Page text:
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Accelerator effect

Accelerator effect

Definition of the Accelerator Effect: The accelerator effect states that investment levels are related the rate of change of GDP. Thus an increase the rate of economic growth will have a corresponding larger increase in the level of investment. However, a fall in the rate of GDP growth could lead to lower investment levels. The accelerator model attempts to explain the volatility of investment that we see. Simple Accelerator Model This model assumes that the stock of capital goods (k) is relative to Y K = k×Y If we assume that the capital output…

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Accession countries

Since its formation in 1954 the European Union has undergone various stages of expansion. In particular, 2004 saw a big increase in the number of EU countries – many of these former Eastern European countries. These are known as ‘accession countries’ To join the European Union it was necessary for these accession countries to undertake certain reforms and agree to follow European law. Turkey is hoping to join but there are more difficulties over its accession because of its different background and dispute with Greece over Cyprus. Accession countries of 2004 Cyprus Czech…

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Accommodative monetary policy

Accommodative monetary policy means a policy of allowing the money supply to rise in line with national income and the demand for money. Accommodative monetary policy will also usually involve lower interest rates. Accommodative monetary policy may also be known as ‘easy monetary policy’ / loose monetary policy. Accommodative monetary policy involves: Lower interest rates. Lower interest rates tend to encourage spending and economic growth through making borrowing cheaper. Allowing money supply to rise Impact of accommodative monetary policy In theory lower interest rates and increased money supply will: It is likely to lead to higher economic…

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Accounting period

The accounting period refers to the timespan – usually a one year period, in which a company produces a set of accounts. This will involve income, expenses and profits. The two main statements are: A profit and loss account – Income vs expenditure showing net profit (loss) Balance sheet – A list of the liabilities and assets of a firm Tax year In the UK, the official tax year is April 6th to April 5th. This is often used as an account period as taxes have to be produced for profit in this…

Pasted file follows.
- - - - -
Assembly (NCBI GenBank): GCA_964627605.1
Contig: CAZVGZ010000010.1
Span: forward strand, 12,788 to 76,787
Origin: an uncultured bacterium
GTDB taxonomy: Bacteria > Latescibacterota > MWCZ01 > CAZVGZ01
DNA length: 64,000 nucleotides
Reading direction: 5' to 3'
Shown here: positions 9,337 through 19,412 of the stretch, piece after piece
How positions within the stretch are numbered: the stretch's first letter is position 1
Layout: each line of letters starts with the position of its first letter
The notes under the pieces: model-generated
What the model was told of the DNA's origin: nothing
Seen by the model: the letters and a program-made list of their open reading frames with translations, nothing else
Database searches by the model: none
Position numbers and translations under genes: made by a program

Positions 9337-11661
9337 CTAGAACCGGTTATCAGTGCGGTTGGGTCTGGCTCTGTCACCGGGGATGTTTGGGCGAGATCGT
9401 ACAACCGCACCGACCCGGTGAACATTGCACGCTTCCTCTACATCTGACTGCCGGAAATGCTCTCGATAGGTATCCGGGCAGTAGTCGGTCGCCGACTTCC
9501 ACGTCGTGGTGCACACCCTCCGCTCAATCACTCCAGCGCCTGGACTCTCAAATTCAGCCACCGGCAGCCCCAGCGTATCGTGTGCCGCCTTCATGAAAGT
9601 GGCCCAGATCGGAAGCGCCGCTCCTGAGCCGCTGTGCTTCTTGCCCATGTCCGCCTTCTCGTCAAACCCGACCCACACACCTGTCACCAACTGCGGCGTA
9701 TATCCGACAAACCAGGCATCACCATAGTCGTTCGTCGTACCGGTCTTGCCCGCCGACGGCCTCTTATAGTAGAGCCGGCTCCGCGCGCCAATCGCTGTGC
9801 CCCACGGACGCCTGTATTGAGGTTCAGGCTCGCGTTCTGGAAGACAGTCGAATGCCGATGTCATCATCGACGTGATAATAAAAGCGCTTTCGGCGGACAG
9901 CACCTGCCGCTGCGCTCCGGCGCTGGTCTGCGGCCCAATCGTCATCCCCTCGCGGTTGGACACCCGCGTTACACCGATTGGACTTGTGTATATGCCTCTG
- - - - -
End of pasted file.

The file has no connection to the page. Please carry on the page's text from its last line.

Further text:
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Acquisitions

Definition of acquisition: To gain control over another firm, usually through the purchase of shares of the company or to buy assets of the business directly. Acquisition may involve a takeover where one firm buys out another, often against the wishes of certain taxpayers. People may talk of an acquisition when there is a mutually agreed merger – in which two firms of equal standing decide to come together to form one firm. In practise there is often a blurring of the distinction between merger and acquisition. Generally, an acquisition is…

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Actuary definition

An actuary is a person who works with complex mathematical models to try and predict the likelihood of future events. An actuary is particularly important for the insurance industry. An actuary looks at the average propensity for disastrous events to occur and uses these percentages to try and predict a fair price to set insurance premiums These predictions take into account observed trends like death rates, crime rates. They will try to break down statistics into different groups, enabling different premiums to be set for different groups of consumers. For…

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Adaptive expectations

Adaptive expectations is an economic theory which gives importance to past events in predicting future outcomes. A common example is for predicting inflation. Adaptive expectations state that if inflation increased in the past year, people will expect a higher rate of inflation in the next year. A simple formula for adaptive expectations is Pe = Pt. -1   This states people expect inflation will be the same as last year. The adaptive expectations hypothesis. The theory that people base their expectations of inflation on past inflation rates. In more complicated adaptive expectation…

Adjustable peg exchange rate

Adjustable peg exchange rate

Definition adjustable peg An adjustable peg exchange rate is a system where a currency is fixed to a certain level against another strong currency such as the Dollar or Euro. Usually, the peg involves a degree of flexibility of 2% against a certain level. However, if the exchange rate fluctuates by more than the agreed level, the Central bank needs to intervene to maintain the target exchange rate peg. An adjustable peg system usually allows countries to revalue their peg – if it is necessary to regain competitiveness. The adjustable…